Many well-known seafaring men at the Port, who have had considerable experience of the Nor’-West coast, are firmly convinced that the Koombana will be reported within a day or two. It is very probable, they state, that she has received such a terrible buffeting that she is lying off the coast awaiting a complete abatement of the storm before approaching the land. Others are of the opinion that she has met with a mishap to either her propeller or to the machinery. The Koombana is never very heavily laden on the trip north, and after leaving Port Hedland she would have only the Broome and Derby cargo in her holds. She would thus be in very light trim, and the theory has been advanced that during the storm an accident occurred to the shaft or propeller as the result of the vessel pitching in the tremendous seas.
Damage to Koombana’s propeller or tailshaft was indeed a possibility. When a steamship pitches so heavily that her propeller is alternately immersed and exposed, the strain upon her machinery may be extreme. p192The propeller will race when it breaks clear of the water, only to stall when the blades bite and disappear. Although mechanical failure could reasonably be considered a positive outcome, it was ironic that Koombana’s light condition should be offered as ground for optimism. It was also possible that Koombana, riding high, had been overwhelmed by the sea and had capsized, but few commentators were yet willing to place that private thought in the public domain.
Interviewed for the Broome Chronicle, former chief engineer Jock McDonald was adamant that Koombana could deal with almost any eventuality.
My opinion is that she has met with some minor disablement, such as a mishap to the rudder, in which case she would be unmanageable, and repairs would have to be effected at sea. They have all the necessary appliances and facilities on board for doing such work. I have every hope that she will turn up partially repaired. You cannot do much in a week at sea in the way of repairs. Those who are anxious should take heart, because the Koombana is a splendid sea vessel, and well equipped in every way.
There is little doubt that talk of disablement kept spirits high. On the afternoon of Thursday, March 28th, the Geraldton Guardian declared:
We understand that on news being received concerning the missing steamer, it will be posted up at the post office, and Mr. Faulkner (manager of the local branch of the A.S.S. Company) states immediately he hears the steamer has been found, the house flag of the company will be run up.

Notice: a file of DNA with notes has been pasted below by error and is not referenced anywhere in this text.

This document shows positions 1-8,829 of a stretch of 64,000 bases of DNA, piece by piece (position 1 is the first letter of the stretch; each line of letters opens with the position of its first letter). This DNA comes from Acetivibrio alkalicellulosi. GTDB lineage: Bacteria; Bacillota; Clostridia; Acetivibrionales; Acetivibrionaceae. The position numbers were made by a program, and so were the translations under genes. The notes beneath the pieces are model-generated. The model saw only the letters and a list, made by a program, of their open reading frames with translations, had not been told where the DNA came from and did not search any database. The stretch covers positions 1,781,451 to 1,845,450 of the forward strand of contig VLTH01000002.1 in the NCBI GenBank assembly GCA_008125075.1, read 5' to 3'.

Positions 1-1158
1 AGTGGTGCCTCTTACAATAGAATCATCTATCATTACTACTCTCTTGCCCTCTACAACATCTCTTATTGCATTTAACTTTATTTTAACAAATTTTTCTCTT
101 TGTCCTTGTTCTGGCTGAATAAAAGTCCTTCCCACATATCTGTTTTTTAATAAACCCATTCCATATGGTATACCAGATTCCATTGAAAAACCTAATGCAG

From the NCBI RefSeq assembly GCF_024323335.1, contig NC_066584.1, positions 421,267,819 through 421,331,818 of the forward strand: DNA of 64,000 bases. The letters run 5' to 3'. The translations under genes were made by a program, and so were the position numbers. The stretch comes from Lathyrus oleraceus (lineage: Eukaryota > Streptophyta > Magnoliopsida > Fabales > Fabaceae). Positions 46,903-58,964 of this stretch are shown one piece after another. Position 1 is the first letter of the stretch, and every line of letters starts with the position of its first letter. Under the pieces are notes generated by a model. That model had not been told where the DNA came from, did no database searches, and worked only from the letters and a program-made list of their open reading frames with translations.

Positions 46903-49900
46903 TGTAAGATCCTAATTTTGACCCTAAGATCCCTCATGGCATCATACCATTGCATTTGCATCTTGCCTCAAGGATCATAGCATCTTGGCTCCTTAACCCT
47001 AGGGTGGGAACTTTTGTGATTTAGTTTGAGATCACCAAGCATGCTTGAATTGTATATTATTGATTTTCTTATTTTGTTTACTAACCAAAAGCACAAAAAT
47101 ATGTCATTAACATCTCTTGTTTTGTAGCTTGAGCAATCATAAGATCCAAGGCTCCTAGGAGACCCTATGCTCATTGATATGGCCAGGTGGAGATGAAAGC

In the newspapers, as on the streets, there was much interest of Koombana’s recently installed Marconi wireless apparatus. If she were merely disabled, why had no message been received? After all, the device had been touted as essential and life-saving in circumstances just such as these. In the spirit of optimism, many fell back upon a simple explanation: that the storm which had torn away Bullarra’s funnel had also damaged Koombana’s antenna. Day after day, the Marconi men of other ships tapped out Koombana’s call sign “MZP”, hoping all the while that some crackle of reassurance might be received in reply.
Inevitably, Captain Townley and Algy Collins pondered the intuition or information of the Chinese servant. Gorgon was not wireless-equipped, but several of the ships working the Straits now were; perhaps a distress message—even a garbled distress message—had been picked up by someone. In theory, Koombana’s transmitter had a range of 1,500 miles; it was certainly powerful enough to ruffle the ether along the Indonesian archipelago. But it was one thing to send a message skipping across the sky on a night clear and calm; it was quite another to transmit from wet p193equipment in the middle of a Nor’-West willy-willy. Time would tell. Certainly, it was too early to pay homage to the wisdom of the ancients; there was every chance that this Chinese whisper owed more to Marconi than to Confucius.
* * *
Across the days of emptiness the opinions of seafaring men were keenly sought and widely published, but if the editors of the dailies thought that the opinions of master mariners would lend clarity to the discourse, they were quickly re-educated. The result was an epidemic of disagreement that left most readers none the wiser.
Interviewed by The West Australian, Captain Richardson of the Paroo insisted that there was no simple rule regarding the Nor’-West willy-willy.
Occasionally they will work in the same direction as the hands of a watch—that is to say, they will come in from the N.W. hard, and swing round to die away in the S.W. At other times they will work from the N.E. back to the S., and into the S.W. That is what the recent one did, so far as I can gather.
Richardson’s remarks left better-educated shipmasters shaking their heads. The change in the direction of the wind, they knew, was not a characteristic of the storm at all; it related only to the observer’s position in relation to it. On one side of a storm’s advance, the winds shift clockwise as the storm passes; on the other side, anticlockwise. It was perhaps fortunate that the state’s most accomplished shipmasters were out searching for Koombana, beyond the reach of The West Australian.
When asked about Koombana’s predicament and the decisions her master may have taken, Captain Richardson declared: